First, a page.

Since reading that chapter, I’ve been seeing everything through that emotional, extremely human lens.  Hearing stories on Sunday night of people’s lives that have been truly transformed through an intellectual, experiential and emotional journey of following Jesus; getting up early on Tuesday to enter into a time of meditation and contemplation; hearing Cole give a spontaneous and creative rendition of the incredibly human thoughts that might have been racing through Jesus mind on the day before His arrest, knowing what He was about to face; sitting in a darkened room tonight around tables covered with bread and wine; even being unceremoniously jolted from reverie by a fire alarm in the middle of hearing Scripture read; all these moments have created an increasingly tangible experience for me.
And His resistance and subsequent choice to embrace suffering and love completely and totally exposes my utter failure to follow suit.  I identify with these disciples who still don’t totally get it and come across as dumbfounded, defensive, arrogant and bumbling–yet somehow lovable–idiots.  
The cross is not merely an obstacle or hurdle to get through to the kingdom.  It is the way of the kingdom.
That’s a heavy statement.  And one that I don’t fully comprehend, even after all these years…

One thought on “Thoughts on Passion Week, the True Vine, etc…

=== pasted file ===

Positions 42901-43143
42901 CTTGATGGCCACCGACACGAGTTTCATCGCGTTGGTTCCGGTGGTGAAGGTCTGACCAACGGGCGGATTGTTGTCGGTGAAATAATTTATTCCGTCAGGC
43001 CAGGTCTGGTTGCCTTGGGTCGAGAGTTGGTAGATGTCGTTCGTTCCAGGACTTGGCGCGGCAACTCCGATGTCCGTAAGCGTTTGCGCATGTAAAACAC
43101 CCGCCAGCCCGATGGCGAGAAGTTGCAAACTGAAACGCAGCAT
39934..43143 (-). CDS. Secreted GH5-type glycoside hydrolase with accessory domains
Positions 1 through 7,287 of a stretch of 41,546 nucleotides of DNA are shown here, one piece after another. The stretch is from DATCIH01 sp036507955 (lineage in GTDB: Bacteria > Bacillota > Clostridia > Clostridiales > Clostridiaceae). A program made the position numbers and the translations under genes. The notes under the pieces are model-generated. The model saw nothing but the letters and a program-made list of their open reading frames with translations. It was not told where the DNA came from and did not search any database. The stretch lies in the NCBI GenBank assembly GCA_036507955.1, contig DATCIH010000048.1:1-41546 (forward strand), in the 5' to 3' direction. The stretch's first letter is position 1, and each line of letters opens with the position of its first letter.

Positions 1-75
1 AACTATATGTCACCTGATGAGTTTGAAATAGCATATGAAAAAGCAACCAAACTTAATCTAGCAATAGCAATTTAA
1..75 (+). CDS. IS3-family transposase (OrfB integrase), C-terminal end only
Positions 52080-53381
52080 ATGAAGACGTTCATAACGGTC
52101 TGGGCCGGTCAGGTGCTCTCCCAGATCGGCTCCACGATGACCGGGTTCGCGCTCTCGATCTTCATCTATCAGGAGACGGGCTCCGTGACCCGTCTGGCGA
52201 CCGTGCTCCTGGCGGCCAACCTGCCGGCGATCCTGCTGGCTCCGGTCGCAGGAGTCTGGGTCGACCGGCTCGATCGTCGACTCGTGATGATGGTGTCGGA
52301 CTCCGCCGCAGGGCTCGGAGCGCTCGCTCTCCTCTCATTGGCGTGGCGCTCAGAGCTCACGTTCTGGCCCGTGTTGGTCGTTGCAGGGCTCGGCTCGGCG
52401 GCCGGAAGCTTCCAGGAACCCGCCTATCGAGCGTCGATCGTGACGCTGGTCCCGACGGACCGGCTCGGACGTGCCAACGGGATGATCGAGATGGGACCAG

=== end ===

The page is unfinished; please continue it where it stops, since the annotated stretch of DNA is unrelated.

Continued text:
1. Thank you, Melissa. You have given me so much to think about.You’ve made me think about how Jesus was meant to be “in the flesh” and how the temptations He faced, to take the easy way out, are similar to temptations we face in our lives. There is always an easier way to get through something but it is most usually not the best or “right” way. So, in His experiences, He is teaching us that sometimes you have to just put your head down and keep walking? There are some things that you just have to go through?I, too, hate how we have “anesthetized” Jesus’ humanity. I think in doing so, we miss an important point, Jesus was “of the flesh”, he was human. Is it just me or isn’t that a very important part of His being? That’s what makes your statement,”Instead, He chooses to fully embrace the humanity and all the terrible, messy emotions and limitations that come with that condition. He resists so forcefully and passionately because this is in fact the greatest temptation… to empty Himself of divinity and all its privileges and powers and actually choose the way of suffering and of love.”…so spot on. He embraced humanity even when most of us would have taken the easy way and rested on our privileges.I have a friend who had a lot of tragedy in her life, she used to sometimes find ways to cause herself physical pain because she said it reassured her that she was still alive and still surviving. She didn’t do it out of anger or out of hate for herself or anyone else but I’m guessing that, in a way, it equated with her finding a way to a hold on to her humanity. It may have been tempting for her to take an easier way, a way that might stop the emotional pain but instead she used the physical pain to remind her where she belonged, to remind her that there were still rocks to stub her toe on but that her path was the right one.To me, “utter failure” would be keeping yourself closed off to all these hard questions and lessons. That would be the easy way, if only in the short term. I’m still learning but one thing I have learned is that if we hold our deeds up to His, we will always see our failures but is that because we are what we are or because He is what He is?